Viruses Can Make You Smell Tastier to Mosquitoes

Viruses that can cause Zika and dengue can control how the host smells to attract more mosquitoes. Studies show that this is advantageous to the virus because the mosquito can transmit it to animals and humans. This strategy helps explain how mosquito-borne diseases spread efficiently.

The Viruses

Mosquito caught in a treated net
Mosquito caught in a treated net

The most concerning viruses are dengue and Zika which come from the same family of viruses. Dengue is found in subtropical and tropical climates. It causes hemorrhage, rashes, and aches. Death may also occur if the case is severe and untreated. Zika causes birth defects in developing fetuses of infected mothers.

Delicious Smell

Research shows that mice and humans produce a chemical that makes them smell appetizing to mosquitoes if they are infected with Zika and dengue viruses. Scientists know that some pathogens can manipulate a host’s scent. A trial brought two groups of mice into the lab. One group was uninfected. The other one was infected. The mosquitoes were released and chose their meal source. The mosquitoes moved immediately toward the mice infected with the viruses. This suggested that the infected mice smelled more delicious to the mosquitoes than the uninfected ones.

Studies show that acetophenone stimulated the sense of smell of the mosquitoes. This chemical occurs naturally in cauliflower, apples, bananas, apricots, cheese, and beef. The scientists isolated this chemical secreted by the hosts infected by the viruses. They smeared mice and humans with this chemical. Almost instantly, the mosquitoes flew in their direction.

When Viruses Manipulate Humans

Scientists discovered that the high levels of acetophenone were brought about by the interaction of the host’s skin bacteria, mosquitoes, and viruses. The human skin’s bacteria produce acetophenone. This is regulated by a natural antibiotic from the skin cells. Research shows that the gene that produces the antibiotic protein was less active when viruses inhabit the host. This causes an increase in acetophenone production, which attracts female mosquitoes. This leads scientists to conclude that the viruses can weaponize the host’s odor for them to spread.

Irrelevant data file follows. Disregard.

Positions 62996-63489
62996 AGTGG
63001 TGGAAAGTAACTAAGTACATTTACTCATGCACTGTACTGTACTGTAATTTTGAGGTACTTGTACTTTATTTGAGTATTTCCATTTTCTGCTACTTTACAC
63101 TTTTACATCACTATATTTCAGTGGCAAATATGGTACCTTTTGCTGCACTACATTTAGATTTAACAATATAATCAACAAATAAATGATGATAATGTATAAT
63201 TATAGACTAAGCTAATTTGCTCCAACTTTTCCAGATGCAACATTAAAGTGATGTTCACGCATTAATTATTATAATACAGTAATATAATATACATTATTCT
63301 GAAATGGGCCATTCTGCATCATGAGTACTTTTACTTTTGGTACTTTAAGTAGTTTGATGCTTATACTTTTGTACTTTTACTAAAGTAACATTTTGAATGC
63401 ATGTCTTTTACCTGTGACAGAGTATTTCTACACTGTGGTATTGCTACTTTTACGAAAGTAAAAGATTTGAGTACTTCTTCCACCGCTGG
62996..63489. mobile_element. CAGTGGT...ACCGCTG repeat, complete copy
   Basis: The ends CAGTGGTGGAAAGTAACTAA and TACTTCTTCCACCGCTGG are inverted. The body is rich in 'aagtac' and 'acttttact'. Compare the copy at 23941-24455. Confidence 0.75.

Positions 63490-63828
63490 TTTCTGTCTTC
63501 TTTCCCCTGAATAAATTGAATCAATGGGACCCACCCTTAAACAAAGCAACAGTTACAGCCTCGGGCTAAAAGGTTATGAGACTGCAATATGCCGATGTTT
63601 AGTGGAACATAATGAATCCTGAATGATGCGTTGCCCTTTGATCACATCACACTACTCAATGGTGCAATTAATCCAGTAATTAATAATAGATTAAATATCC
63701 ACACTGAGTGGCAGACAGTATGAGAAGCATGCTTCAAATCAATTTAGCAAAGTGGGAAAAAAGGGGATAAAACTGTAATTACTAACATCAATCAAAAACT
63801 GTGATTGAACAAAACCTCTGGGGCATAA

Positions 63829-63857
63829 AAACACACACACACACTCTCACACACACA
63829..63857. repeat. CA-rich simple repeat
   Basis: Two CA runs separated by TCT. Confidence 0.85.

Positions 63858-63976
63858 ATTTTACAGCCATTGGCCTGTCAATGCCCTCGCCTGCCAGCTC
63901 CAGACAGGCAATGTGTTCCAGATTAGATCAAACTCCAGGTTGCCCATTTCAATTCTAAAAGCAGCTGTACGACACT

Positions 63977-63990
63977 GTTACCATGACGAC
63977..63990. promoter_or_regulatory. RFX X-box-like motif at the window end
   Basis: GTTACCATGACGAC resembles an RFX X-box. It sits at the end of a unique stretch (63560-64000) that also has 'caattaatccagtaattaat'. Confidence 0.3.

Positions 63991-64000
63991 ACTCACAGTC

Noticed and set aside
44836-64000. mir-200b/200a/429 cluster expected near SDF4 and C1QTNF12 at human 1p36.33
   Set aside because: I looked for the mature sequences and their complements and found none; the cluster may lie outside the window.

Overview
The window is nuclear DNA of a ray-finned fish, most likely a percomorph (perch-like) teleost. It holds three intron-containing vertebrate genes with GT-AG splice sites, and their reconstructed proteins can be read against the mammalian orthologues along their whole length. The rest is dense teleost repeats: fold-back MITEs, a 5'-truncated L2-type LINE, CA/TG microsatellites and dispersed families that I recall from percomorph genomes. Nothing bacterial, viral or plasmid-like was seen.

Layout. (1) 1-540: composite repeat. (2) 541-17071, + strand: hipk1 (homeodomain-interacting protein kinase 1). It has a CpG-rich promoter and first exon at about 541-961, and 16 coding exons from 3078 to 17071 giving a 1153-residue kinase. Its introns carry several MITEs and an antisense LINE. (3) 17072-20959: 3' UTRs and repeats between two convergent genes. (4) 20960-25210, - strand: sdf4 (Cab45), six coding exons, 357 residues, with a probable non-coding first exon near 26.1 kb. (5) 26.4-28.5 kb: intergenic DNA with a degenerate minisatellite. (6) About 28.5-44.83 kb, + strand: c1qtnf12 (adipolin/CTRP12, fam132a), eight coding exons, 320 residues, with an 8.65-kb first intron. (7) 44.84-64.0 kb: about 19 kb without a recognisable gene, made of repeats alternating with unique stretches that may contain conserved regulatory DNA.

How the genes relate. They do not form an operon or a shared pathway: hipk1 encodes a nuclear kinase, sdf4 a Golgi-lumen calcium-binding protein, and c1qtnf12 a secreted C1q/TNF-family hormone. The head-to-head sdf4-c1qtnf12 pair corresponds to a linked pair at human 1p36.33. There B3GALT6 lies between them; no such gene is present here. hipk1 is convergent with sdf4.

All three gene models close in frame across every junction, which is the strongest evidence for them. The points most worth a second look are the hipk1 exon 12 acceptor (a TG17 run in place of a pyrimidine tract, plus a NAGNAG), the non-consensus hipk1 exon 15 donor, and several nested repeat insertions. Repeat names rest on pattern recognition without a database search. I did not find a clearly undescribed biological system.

Mosquito transmitting viruses to a host
Mosquito transmitting viruses to a host

Possible Prophylactic

Many people are infected by dengue, Zika, and malaria viruses each year. That is why limiting mosquito bites is important. A study proposed the intake of isotretinoin, which is an acne medication from Vitamin A. During this trial, scientists fed infected mice isotretinoin. When the mosquitoes were released, the insects did not pay much attention to the treated mice. This may be an effective way to stop the spread of mosquito-borne viruses in the future.

Reducing Odors That Attract Mosquitoes

Scientists believe that the skin has a microbe-fighting molecule called RELMα. Research shows that the Zika and dengue prevent the suppression of this molecule’s production. This makes the host more vulnerable to viral infection. Because of recent developments in this research, scientists discovered that a vitamin A derivative can boost the production of RELMα and good bacteria on the skin.

Acetophenone at work because of viruses
Acetophenone at work because of viruses

Mosquito-borne infections cause pain and death in many corners of the world. It is not enough to exterminate mosquitoes because they reproduce rapidly. Mosquitoes are also developing a resistance to pesticides. This makes the spread of these viruses easier and faster than ever. Knowing about acetophenone may help the fight against these diseases. It may lead to a safer world, free of viral pathogens.